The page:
Democrats Have Their Health Care Agenda Ready
In my earlier piece this morning, I suggested that should the Democrats retake one or both houses of Congress, they work with GOP moderates to restore a bipartisan consensus on foreign policy to counter the White House. I also suggested that Nancy Pelosi and Harry Reid use their increased numbers in each house to pursue oversight and accountability of this administration, and to legislate for a reform agenda in domestic policy, even if the White House blocks it. Health care is an example of an area where the Democrats can work with moderate Republicans in both houses to pass bills that would not only force White House vetoes but would also drive wedges in the GOP ahead of the 2008 election.
A good piece in today’s New York Times shows that Pelosi and her health care lieutenants in the House are already thinking ahead to an agenda that would include 1) fixing the Medicare Part D corporate welfare program to close gaps and allow for best-price negotiation by the federal government; 2) expand the popular Children’s Health Insurance Program; and 3) pursue embryonic stem cell research.
The CBO incorrectly dismisses the cost savings possible from allowing the federal government to negotiate for lower drug prices, when in fact state governments already do this at savings greater than what HMOs obtain now. The CBO fails to note that there are subsidies and few incentives in the Medicare Part D program for HMOs and drug plan providers to obtain cost reductions, and there is a good case to be made that a government operated drug benefit through Medicare is more efficient and less costly than the corporate welfare that Bush has provided to the HMOs and Big PharMa. Similarly, any effort to enroll more and more children into health coverage through expanded CHIP participation, and to seek medical solutions through embryonic stem cell research can only reduce costs and improve health outcomes for society as a whole.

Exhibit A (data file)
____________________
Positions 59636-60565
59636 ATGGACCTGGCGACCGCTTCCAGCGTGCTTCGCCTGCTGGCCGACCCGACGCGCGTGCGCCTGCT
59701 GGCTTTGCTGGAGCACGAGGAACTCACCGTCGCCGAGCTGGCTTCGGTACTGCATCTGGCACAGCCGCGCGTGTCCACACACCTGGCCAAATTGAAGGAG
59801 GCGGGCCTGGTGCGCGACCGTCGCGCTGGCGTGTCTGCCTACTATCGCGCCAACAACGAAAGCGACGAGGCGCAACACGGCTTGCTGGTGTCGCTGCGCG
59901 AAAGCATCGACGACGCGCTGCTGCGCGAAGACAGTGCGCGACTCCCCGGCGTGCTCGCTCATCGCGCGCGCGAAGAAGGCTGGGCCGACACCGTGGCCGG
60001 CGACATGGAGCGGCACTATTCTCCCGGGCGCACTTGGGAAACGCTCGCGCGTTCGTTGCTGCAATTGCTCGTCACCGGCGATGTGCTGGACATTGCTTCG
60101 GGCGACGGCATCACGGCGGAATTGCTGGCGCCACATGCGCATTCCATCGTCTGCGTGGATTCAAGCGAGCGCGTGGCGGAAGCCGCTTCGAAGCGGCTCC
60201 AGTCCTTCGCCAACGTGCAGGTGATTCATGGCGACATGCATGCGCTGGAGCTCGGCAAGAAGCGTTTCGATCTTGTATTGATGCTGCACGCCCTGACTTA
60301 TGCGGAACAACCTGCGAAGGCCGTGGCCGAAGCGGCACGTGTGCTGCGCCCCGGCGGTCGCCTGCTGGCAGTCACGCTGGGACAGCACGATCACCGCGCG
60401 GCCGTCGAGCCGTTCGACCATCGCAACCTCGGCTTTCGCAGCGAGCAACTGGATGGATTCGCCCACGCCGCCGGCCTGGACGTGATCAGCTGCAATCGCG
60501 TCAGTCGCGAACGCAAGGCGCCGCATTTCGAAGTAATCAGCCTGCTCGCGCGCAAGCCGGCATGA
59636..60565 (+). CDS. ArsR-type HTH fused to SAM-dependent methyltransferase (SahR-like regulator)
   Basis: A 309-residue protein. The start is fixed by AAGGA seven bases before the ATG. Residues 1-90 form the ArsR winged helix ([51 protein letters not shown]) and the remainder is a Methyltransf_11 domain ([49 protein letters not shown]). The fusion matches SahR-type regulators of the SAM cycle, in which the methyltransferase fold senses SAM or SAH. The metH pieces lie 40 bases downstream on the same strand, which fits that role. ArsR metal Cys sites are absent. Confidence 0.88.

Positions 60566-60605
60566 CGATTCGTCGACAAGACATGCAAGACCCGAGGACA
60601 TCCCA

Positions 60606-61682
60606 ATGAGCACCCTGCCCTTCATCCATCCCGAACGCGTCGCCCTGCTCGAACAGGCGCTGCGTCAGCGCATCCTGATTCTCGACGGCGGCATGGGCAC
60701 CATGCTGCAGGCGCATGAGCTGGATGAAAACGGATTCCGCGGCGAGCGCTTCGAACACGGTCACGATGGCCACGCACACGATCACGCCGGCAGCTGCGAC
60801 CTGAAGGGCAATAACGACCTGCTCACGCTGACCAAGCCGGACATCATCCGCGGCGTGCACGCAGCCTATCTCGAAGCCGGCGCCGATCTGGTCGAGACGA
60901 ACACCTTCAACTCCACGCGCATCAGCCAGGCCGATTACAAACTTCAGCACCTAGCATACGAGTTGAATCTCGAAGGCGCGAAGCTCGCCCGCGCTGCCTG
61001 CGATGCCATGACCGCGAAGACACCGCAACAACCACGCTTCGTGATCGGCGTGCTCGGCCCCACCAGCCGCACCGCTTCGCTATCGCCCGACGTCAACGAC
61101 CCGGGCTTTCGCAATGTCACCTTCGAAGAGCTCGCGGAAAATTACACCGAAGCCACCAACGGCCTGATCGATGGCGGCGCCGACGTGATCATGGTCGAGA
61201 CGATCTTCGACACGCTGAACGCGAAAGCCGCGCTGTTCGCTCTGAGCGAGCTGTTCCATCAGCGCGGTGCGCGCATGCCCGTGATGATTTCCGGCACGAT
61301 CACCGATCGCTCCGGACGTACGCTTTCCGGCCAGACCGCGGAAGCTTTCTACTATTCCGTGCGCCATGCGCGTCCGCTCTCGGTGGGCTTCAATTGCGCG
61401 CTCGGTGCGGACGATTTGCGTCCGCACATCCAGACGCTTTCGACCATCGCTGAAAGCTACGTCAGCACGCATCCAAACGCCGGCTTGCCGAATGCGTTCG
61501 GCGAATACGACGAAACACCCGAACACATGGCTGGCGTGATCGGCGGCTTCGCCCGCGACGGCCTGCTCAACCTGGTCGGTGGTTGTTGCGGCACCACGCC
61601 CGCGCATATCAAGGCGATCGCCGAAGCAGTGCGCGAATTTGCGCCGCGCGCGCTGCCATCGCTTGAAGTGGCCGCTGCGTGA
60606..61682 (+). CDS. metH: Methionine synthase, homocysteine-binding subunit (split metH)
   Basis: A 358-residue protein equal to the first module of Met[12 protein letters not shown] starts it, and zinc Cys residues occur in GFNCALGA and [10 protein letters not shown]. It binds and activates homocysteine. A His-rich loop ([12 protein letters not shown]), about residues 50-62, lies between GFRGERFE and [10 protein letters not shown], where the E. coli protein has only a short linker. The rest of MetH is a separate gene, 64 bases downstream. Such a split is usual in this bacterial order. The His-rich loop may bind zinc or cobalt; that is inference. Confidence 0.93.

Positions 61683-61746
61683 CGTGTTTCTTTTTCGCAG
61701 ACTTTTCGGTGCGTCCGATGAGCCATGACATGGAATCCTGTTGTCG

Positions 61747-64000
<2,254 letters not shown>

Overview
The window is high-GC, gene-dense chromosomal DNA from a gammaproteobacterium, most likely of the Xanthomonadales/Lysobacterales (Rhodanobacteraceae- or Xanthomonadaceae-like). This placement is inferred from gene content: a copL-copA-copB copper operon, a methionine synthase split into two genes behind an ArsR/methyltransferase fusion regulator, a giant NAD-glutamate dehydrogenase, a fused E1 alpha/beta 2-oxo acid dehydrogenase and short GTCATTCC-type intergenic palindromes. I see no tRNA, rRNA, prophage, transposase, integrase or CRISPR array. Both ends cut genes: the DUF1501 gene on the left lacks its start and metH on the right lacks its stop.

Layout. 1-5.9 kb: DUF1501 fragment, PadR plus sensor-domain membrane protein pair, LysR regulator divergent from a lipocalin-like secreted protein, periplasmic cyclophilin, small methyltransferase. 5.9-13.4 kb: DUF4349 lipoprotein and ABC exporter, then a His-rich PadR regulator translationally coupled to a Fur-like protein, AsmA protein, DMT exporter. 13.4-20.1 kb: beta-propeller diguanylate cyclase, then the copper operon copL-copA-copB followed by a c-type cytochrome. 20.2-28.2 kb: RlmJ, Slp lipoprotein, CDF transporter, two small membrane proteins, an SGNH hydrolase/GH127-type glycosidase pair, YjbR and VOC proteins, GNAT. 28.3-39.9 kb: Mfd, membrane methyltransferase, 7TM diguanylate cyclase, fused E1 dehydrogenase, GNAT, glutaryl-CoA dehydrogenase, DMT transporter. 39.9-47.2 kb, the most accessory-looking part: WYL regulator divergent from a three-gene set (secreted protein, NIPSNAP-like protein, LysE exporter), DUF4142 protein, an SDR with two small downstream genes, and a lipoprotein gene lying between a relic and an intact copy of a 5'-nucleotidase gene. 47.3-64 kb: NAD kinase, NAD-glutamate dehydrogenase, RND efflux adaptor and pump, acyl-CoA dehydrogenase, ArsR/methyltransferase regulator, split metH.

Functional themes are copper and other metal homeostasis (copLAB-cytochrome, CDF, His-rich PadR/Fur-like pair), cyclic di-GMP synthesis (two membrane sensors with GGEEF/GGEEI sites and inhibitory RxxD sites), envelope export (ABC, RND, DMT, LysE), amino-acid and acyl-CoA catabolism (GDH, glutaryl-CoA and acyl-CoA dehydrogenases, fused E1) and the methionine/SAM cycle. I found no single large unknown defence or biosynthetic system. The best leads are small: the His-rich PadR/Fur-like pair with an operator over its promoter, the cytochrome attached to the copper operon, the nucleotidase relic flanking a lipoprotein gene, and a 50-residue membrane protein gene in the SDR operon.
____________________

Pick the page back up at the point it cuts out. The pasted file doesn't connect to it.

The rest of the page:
Aside from being good public policy that puts the public interest ahead of private gain, a Democratic health care agenda that centered on all three of these issues the next two years would be good domestic politics as well. Not only would all three of these initiatives have the support of all Democrats, but they would also have the support of a significant number of GOP moderates, all of whom have no reason in 2007 to tie themselves any longer to a lame duck and marginalized far right administration heading into 2008. Any presidential vetoes of this agenda would highlight the stark differences between the far right base of the GOP and the rest of its party and society as a whole.